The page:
Shell 4.3

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Alec, surprisingly, was the one to break the nerve-wracking silence. “Let me put it this way.  When you got your powers, were you having a good day?”

I didn’t have to think long. “No.”

“Would I be really off the mark if I guessed you were having the worst day of your life, when you got your powers?”

“Second worst,” I replied quietly, “It’s like that for everyone?”

“Just about.  The only ones who get off easy are the second generation capes.  The kids of people who have powers.”

Lisa leaned forward, putting her elbows on the table, “So if you needed another reason to think Glory Girl is a privileged bitch, look no further.”

“Why?” I asked, “Why do we go through that?”

“It’s called the trigger event,” Lisa answered me, “Researchers theorize that for every person with powers out there, there’s one to five people with the potential for powers, who haven’t met the conditions necessary for a trigger event.  You need to be pushed to the edge.  Fight or flight responses pushed to their limits, further than the limits, even.  Then your powers start to emerge.”

“Basically,” Alec said, “For your powers to manifest, you’re going to have to have something really shitty happen to you.”

“Which may help to explain why the villains outnumber the heroes two to one,” Lisa pointed out, “Or why third world countries have the highest densities of people with powers.  Not capes, but a lot of people with powers.”

“But people who have parents with powers?”

“They don’t need nearly as intense an event to make their powers show up.  Glory Girl got her powers by getting fouled while playing basketball in gym class.  She mentioned it in a few interviews she gave.”

“So you basically asked us to share the details on the worst moments of our lives,” Alec said, before taking another bite of his burger.

“Sorry,” I replied.

“It’s okay,” Brian reassured me, “It’s one of those things you only really hear about from other capes, and you only know us.  Maybe you’d hear more about trigger events if you took a university class in parahuman studies, but I doubt you’d get the full picture there.  Kind of have to go through it yourself.”

Lisa reached over and mussed up my hair, “Don’t worry about it.”

Why had I brought up origins?  It would have eventually have been my turn, and I would’ve had to share my own story.

Maybe I’d wanted to.

“Lisa said you guys were talking about me, talking about how you thought I was having a hard time, speculating on what it was,” I managed to say, “I dunno, I think a part of me wants to talk about it so you aren’t coming to the wrong conclusions.  Talk about when I got my powers.  But I don’t know that I can get into it without ruining the mood.”

“You already ruined the mood, dork.”  This from Alec.

Brian punched him in the arm, making him yelp.  Glaring at Brian, Alec grudgingly added, “Which means there’s no reason not to, I guess.”

“Go for it,” Lisa prodded me.

“It’s not an amazing story,” I said, “But I need to say something before I start.  I already said it to Lisa.  The people I’m talking about… I don’t want you to take revenge on them on my behalf or anything.  I need to be sure you won’t.”

“You want to get revenge yourself?” Alec asked.

I found myself at a bit of a loss for words.  I couldn’t really explain why I didn’t want them interfering, “I don’t really know.  I think… I guess I feel that if you guys jumped in and beat them up or humiliated them or made them tearfully apologize, I wouldn’t feel like I’d dealt with things myself.  There wouldn’t be any closure.”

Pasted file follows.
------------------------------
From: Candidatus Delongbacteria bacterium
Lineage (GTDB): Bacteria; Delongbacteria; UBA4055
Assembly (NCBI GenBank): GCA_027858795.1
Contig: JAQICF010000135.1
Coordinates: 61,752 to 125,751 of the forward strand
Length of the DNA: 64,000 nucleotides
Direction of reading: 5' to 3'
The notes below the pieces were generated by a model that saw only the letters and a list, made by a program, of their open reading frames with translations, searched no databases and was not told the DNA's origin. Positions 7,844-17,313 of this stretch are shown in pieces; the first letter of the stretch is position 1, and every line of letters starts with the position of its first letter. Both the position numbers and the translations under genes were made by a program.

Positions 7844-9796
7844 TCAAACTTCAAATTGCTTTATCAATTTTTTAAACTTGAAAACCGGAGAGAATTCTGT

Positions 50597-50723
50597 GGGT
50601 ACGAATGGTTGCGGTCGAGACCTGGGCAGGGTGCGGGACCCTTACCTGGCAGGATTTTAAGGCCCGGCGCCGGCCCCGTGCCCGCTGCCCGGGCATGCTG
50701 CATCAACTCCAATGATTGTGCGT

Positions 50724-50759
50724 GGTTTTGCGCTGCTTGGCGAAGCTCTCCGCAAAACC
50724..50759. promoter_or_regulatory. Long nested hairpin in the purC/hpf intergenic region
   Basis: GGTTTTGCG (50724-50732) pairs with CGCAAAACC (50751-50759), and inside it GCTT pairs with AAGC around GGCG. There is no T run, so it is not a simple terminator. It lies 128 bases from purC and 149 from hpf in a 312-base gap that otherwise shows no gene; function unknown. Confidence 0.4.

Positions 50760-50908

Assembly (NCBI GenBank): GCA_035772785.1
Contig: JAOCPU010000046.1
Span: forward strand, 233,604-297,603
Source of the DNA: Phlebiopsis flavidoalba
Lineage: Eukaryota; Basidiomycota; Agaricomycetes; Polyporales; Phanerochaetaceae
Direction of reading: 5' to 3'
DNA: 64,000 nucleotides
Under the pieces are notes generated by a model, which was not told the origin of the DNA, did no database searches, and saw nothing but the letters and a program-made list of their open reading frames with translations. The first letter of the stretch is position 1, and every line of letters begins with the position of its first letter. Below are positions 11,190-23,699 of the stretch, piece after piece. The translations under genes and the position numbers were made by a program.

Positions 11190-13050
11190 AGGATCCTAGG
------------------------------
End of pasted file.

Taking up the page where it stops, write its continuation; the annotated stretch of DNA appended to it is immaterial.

“So whatever we hear, we don’t act on it,” Brian clarified.


“It’s your prerogative,” he said, taking a deep-fried zucchini off of Lisa’s plate and biting it in half.  She pushed her plate closer to him.

“Whatever,” Alec said.

I took a few seconds to get a few bites of my bacon cheeseburger and composed my thoughts before I began.

“There’s three girls at school that had… have been making my life pretty goddamn miserable.  Doing pretty much everything they could think of to make school suck, humiliate me, hurt me.  Each of the three had their individual approach, and for a good while, it was like they were trying to outdo each other in how creative or mean they could get.”

My heart was pounding as I looked up from my plate to check the expressions on the others’ faces.  This is who I am, I thought.  This is where I’m coming from.  When they heard about the real me, without whatever notions or ideas they’d gotten into their heads about me or how capable I was, how would they react?

“It went on for almost a year and a half before things quieted down.  Last year, around November, they… I dunno.  It was like they got bored.  The pranks got tamer, then stopped altogether.  The taunts stopped, and so did most of the hate mail.  They ignored me, left me alone.

“I kept waiting for the other shoe to drop.  But I made a friend, one of the girls who had sometimes joined in on the taunting came to me and apologized.  Not one of the major bullies, more like a friend of a friend of the bullies, I guess.  She asked me if I wanted to hang out.  I was too gun-shy, told her no, but it got so we were talking before and after classes and eating lunch together.  Her approaching me and befriending me was one of the big reasons I could think the harassment was ending.  I never really let my guard down around her, but she was pretty cool about it.

“And for most of November and the two weeks of classes before Christmas break, nothing.  They were leaving me alone.  I was able to relax.”